location ~ ^/~(.+?)(/.*\.php)$ {
        alias /home/$1/public_html;
        autoindex on;

        include snippets/fastcgi-php.conf;

        try_files $2 = 404;
        fastcgi_pass unix:/var/run/php5-fpm.sock;

    # PHP support in document root
    location ~ \.php$ {
        include snippets/fastcgi-php.conf;
        fastcgi_pass unix:/var/run/php5-fpm.sock;

    # User directories in /home/user/public_html/
    # are accessed via http://host/~user/
    location ~ ^/~(.+?)(/.*)?$ {
        alias /home/$1/public_html$2;
        autoindex on;

I also had to make a change to /etc/nginx/snippets/fastcgi-php.conf, to comment out the following line:

#try_files $fastcgi_script_name =404;

After restarting the nginx service (also make sure the php5-fpm service is running), you will be able to serve HTML and PHP files from your ~/public_html directory.

All of my Debian desktop installs running KDE received an update a month or two ago which rendered the “Apper” package management application broken, failing with the following error:

Unable to open database read-only: Database action 'prepare dependency insert 
statement' failed: table dependencies has no column named items_installed

The solution is to delete the Listaller cache DB:

rm -r /var/lib/listaller/db/

The cache will be recreated automatically with the expected structure on the next run of Apper (or other PackageKit type thing).

Yay, on Friday, I decided to take the plunge, and install Debian on my laptop. I’ve always wanted to try working in a Linux desktop environment, considering I do practically no Delphi development any more, everything’s either PHP or Python. Since Debian has plenty of support for both of these, it seemed quite ideal.

I’m not dumping the existing Windows install though, so I had to partition my drive. Now, partitioning drives is about the most nerve-racking thing I’ve ever done, no matter what software I’m using, no matter how little data I stand to lose, I’m always scared as hell something will go wrong. Doubly so on this laptop since I use it constantly for work, and it’s the default installation HP put on, which I’m not really eager to bugger up. Luckily, that all went smoothly though :D.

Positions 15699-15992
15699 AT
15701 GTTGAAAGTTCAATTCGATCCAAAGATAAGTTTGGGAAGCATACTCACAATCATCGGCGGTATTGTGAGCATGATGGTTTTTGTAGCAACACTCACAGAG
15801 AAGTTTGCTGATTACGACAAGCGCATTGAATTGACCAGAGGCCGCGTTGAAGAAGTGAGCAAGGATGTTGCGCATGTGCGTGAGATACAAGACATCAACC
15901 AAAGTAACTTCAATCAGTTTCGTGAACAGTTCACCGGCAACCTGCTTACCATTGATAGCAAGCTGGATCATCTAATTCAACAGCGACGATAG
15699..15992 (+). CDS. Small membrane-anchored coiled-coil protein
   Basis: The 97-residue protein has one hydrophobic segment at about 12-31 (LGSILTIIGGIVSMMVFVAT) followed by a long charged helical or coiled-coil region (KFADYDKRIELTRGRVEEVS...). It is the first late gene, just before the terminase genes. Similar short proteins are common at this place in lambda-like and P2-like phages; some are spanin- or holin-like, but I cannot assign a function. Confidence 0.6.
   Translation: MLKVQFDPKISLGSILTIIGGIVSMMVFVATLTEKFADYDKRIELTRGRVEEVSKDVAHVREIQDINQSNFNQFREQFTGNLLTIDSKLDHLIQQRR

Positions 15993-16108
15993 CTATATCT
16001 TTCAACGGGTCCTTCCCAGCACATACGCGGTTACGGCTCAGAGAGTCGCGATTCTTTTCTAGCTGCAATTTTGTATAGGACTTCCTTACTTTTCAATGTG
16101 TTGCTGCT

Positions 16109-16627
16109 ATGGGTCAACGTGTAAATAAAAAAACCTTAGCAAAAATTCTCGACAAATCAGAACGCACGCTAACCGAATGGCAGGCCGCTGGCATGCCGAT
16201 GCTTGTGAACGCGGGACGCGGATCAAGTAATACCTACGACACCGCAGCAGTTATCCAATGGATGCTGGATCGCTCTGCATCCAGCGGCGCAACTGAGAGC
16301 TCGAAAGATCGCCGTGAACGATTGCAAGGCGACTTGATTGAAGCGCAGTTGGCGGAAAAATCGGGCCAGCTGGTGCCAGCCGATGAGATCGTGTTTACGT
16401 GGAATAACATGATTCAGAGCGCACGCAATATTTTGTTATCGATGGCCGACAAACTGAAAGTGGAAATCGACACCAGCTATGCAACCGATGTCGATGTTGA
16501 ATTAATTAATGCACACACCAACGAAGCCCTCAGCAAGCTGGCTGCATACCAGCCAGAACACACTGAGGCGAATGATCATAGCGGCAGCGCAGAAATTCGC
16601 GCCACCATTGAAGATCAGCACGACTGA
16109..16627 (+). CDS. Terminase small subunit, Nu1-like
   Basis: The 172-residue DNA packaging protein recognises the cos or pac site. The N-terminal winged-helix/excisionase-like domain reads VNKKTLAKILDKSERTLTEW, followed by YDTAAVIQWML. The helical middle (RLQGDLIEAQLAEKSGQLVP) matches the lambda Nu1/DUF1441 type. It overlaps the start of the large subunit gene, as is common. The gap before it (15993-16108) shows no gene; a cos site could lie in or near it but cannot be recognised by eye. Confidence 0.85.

When it came to installing Debian though, I had a problem with the netinst installer I was using, in that a package or two would not install due to missing some authentication files or something. So, since that installer didn’t work, it was suggested that I try an older Sarge installer and upgrade to the Unstable branch from there.

As expected, that installation went without issue. Unfortunately I just had to try my best to keep the machine cool while waiting for the installation to complete and the ACPI applications to kick in so the fans would do their thing. Thanks Korpse for warning me about that in advance ;).

So anyway, after the base installation was done, it was trivial (as I have come to expect from Debian,) to get Gnome, X.org and GDM installed and running. Apache, PHP and the rest were even easier. I was very pleased to see that the Firebird SQL server (open source’d Interbase fork thingey) was available in Debian right away, so I plonked that in as well. All that was left was to install Subversion, and check out my work stuff. Once done, I was 100% ready for work :D.

There are a few things not working yet - I haven’t had much luck with the wireless LAN. Gnome’s wireless LAN configuration applet thing is missing WPA-PSK authentication options (which I’ve configured my wireless AP to use), it only supports WEP. I also can’t seem to get the WPA tools (wap_supplicant) to work correctly. Based on the output I’m getting though, it *looks* like it’s connecting to the access point - it manages to find the AP’s MAC address and everything just fine, and it reports the authentication was successful, but beyond that, I can’t actually ping anything, and all traffic still seems to be trying to go through eth0 (wired LAN) rather than eth1 (wireless). Guess I need to learn a bit more about Linux networking… heh.

Another thing that’s not quite working is Bluetooth. Again, it *seems* to be working, the hardware is detected, and is working fine. My phone can pair with the laptop fine, using the PIN I’ve defined, but I can’t seem to transfer files or anything in either direction. I’ll admit that I haven’t played with this much yet, but I’m not really sure where to go next. I haven’t even tried looking into infra-red yet :).

And yes, I do use all these things, that’s why I spent so much on this laptop :P.

I also haven’t installed the ATI drivers yet, it looks like it’s going to be a bit of a mission on it’s own though.

Along the way I’ve also discovered some interesting new applications I haven’t seen or heard of before. gDesklets seem like a nice way to waste some CPU time and memory if you like to keep your desktop busy. Beep Media Player seems like a very nice alternative to XMMS, seems a lot more stable, and the general feel integrates better with Gnome. RapidSVN looks like it’s trying to be a nice enough SVN front-end, however I find the good old command-line a lot more friendly and efficient (and it crashes less). Sylpheed is a rather nice little mail client, and works well as an alternative to Thunderbird - assuming you’re unhappy with Thunderbird though. ibWebAdmin is a neat web-based tool for managing your Interbase databases, not as feature-packed or good looking as phpMyAdmin, but it does what it needs to do pretty well.

All that’s left now is to give it a shot at work tomorrow, and see how it all goes :).